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Your Legal Corner - Client Alert Blog

California Employers Can Continue Rounding an Employee's Time Card to the Nearest 15 Minute Increment

Written By: Melissa C. Marsh, Esq., California Attorney, June 2016 Add to Favorites

On May 2, 2016, the Ninth Circuit Court of Appeals in Corbin v. Time Warner Entertainment-Advance/Newhouse Partnership held that both California law and Federal law permit an employer to round an employees' time card to the nearest 15 minutes (or smaller increment) so long as the employer rounds both up and down. The rounding policy must be neutral and not designed to benefit only the employer.

In Corbin, the plaintiff claimed Time Warner failed to pay him "$15.02 and one minute." The "$15.02" claimed by the plaintiff represented alleged wages lost over a period of time as a result of Time Warner's neutral time-card rounding policy. The "one minute" represented the amount of off-the-clock time the plaintiff claimed he worked but was not paid for. First, the court dispelled of the plaintiff's request for 1 minute of off-the-clock time holding that the one minute of unpaid time was de minimis and, therefore, not compensable. Then, following the California Court of Appeal's decision in See’s Candy Shops, Inc. v. Superior Court, the Court held that both federal and California law permit employers to round employees' time cards to the nearest 15 minutes (or smaller increment of time) so long as the employer's rounding policy is neutral in its application (works in both the employer's favor when rounding down and the employee's favor when rounding up).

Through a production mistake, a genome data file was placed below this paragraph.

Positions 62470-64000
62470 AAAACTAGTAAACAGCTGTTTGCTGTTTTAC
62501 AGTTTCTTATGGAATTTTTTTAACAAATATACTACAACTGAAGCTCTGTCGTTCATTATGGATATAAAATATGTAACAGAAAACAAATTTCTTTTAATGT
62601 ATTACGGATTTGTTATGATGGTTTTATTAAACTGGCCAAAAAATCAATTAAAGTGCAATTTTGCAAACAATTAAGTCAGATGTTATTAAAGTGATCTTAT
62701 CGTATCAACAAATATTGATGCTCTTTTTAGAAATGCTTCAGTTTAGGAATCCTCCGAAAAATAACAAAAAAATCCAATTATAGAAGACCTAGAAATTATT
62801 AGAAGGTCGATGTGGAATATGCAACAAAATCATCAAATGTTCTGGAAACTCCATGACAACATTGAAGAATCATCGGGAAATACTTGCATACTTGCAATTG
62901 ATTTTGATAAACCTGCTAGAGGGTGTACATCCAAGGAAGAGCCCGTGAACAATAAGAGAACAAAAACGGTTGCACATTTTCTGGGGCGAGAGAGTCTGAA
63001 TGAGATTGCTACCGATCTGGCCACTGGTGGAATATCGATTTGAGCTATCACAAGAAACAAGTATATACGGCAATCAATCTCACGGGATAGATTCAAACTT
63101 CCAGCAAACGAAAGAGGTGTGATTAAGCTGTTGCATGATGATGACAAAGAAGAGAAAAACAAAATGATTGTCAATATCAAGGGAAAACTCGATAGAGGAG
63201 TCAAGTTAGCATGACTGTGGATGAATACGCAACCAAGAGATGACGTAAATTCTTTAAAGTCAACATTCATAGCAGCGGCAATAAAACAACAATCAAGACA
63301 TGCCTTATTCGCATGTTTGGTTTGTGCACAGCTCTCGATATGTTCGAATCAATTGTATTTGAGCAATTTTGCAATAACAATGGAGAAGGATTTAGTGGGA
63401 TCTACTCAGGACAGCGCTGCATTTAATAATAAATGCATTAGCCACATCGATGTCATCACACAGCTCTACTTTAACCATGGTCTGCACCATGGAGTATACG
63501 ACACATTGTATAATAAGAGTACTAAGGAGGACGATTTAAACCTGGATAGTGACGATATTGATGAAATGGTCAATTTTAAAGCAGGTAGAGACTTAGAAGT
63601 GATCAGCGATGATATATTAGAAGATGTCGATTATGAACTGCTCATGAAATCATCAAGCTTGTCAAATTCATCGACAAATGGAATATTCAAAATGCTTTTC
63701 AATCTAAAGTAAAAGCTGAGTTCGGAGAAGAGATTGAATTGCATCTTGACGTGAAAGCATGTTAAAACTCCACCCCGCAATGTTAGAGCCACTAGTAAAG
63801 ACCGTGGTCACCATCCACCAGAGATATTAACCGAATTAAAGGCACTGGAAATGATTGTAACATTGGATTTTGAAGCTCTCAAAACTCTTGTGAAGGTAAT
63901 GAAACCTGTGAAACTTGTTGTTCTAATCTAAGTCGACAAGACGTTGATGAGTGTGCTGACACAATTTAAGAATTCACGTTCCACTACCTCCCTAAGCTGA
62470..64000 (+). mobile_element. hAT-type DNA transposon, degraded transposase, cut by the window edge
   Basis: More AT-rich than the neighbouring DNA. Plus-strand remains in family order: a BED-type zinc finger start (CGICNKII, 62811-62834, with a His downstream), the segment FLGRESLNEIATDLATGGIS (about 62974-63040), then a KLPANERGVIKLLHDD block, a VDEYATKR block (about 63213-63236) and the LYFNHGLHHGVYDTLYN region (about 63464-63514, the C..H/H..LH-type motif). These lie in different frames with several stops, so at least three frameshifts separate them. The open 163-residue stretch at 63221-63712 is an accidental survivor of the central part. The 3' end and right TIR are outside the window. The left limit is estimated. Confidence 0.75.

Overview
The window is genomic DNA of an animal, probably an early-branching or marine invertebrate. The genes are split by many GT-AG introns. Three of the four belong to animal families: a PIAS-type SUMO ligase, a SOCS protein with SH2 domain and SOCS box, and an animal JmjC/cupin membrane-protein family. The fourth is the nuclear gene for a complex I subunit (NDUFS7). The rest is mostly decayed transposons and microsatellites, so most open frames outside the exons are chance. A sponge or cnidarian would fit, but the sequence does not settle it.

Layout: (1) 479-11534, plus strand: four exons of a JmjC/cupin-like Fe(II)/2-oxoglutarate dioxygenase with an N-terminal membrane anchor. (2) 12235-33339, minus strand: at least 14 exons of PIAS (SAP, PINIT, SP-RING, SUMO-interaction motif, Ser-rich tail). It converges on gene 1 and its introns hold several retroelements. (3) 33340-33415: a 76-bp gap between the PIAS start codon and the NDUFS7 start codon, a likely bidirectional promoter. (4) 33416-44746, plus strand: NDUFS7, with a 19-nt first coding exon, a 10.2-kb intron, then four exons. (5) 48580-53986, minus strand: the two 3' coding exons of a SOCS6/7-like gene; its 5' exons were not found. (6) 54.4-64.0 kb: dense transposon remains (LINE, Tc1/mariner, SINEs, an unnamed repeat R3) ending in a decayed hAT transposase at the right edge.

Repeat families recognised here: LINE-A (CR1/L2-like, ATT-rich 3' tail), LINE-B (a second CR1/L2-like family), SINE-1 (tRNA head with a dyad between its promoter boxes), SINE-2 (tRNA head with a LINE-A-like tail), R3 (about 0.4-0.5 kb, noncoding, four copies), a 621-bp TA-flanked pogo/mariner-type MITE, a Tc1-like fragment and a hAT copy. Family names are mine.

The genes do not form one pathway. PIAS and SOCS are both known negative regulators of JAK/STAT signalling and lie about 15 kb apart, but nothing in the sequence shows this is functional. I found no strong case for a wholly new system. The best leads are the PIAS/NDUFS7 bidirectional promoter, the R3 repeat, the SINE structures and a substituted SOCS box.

The Ninth Circuit Court of Appeals decision in Corbin reaffirms that California employers may continue to round an employee's time card to the nearest 15 minute increment (or lesser time increment) so long as the employer applies the practice in a neutral manner— both up and down.


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Located in Los Angeles, California, the Law Office of Melissa C. Marsh handles business law and corporation law matters as a lawyer for clients throughout Los Angeles including Burbank, Sherman Oaks, Studio City, Valley Village, North Hollywood, Woodland Hills, Hollywood, West LA as well as Riverside County, San Fernando, Ventura County, and Santa Clarita. Attorney Melissa C. Marsh has considerable experience handling business matters both nationally and internationally. We routinely assist our clients with incorporation, forming a California corporation, forming a California llc, partnership, annual minutes, shareholder meetings, director meetings, getting a taxpayer ID number (EIN), buying a business, selling a business, commercial lease review, employee disputes, independent contractors, construction, and personal matters such as preparing a will, living trust, power of attorney, health care directive, and more.